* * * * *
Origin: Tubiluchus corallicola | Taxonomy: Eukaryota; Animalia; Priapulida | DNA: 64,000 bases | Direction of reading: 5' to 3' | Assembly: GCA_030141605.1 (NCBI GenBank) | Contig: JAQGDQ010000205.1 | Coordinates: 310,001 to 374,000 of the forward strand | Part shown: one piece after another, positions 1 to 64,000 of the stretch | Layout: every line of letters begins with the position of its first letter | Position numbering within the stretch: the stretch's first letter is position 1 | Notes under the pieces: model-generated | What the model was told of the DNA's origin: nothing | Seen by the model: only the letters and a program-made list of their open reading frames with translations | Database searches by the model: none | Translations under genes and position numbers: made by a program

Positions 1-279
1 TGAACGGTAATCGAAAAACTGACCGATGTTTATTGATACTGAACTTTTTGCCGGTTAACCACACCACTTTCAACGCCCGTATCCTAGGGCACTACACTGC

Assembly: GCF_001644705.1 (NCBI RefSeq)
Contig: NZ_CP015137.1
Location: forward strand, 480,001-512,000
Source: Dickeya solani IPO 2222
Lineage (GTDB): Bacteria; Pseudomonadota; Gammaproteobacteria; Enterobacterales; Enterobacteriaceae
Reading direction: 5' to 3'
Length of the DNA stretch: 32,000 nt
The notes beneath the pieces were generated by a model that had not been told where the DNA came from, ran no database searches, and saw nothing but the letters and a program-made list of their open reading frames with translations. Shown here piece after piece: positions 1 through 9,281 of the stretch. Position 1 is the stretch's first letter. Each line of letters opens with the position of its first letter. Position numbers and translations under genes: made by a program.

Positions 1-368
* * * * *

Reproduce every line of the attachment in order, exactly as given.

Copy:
Origin: Tubiluchus corallicola | Taxonomy: Eukaryota; Animalia; Priapulida | DNA: 64,000 bases | Direction of reading: 5' to 3' | Assembly: GCA_030141605.1 (NCBI GenBank) | Contig: JAQGDQ010000205.1 | Coordinates: 310,001 to 374,000 of the forward strand | Part shown: one piece after another, positions 1 to 64,000 of the stretch | Layout: every line of letters begins with the position of its first letter | Position numbering within the stretch: the stretch's first letter is position 1 | Notes under the pieces: model-generated | What the model was told of the DNA's origin: nothing | Seen by the model: only the letters and a program-made list of their open reading frames with translations | Database searches by the model: none | Translations under genes and position numbers: made by a program

Positions 1-279
1 TGAACGGTAATCGAAAAACTGACCGATGTTTATTGATACTGAACTTTTTGCCGGTTAACCACACCACTTTCAACGCCCGTATCCTAGGGCACTACACTGC

Assembly: GCF_001644705.1 (NCBI RefSeq)
Contig: NZ_CP015137.1
Location: forward strand, 480,001-512,000
Source: Dickeya solani IPO 2222
Lineage (GTDB): Bacteria; Pseudomonadota; Gammaproteobacteria; Enterobacterales; Enterobacteriaceae
Reading direction: 5' to 3'
Length of the DNA stretch: 32,000 nt
The notes beneath the pieces were generated by a model that had not been told where the DNA came from, ran no database searches, and saw nothing but the letters and a program-made list of their open reading frames with translations. Shown here piece after piece: positions 1 through 9,281 of the stretch. Position 1 is the stretch's first letter. Each line of letters opens with the position of its first letter. Position numbers and translations under genes: made by a program.

Positions 1-368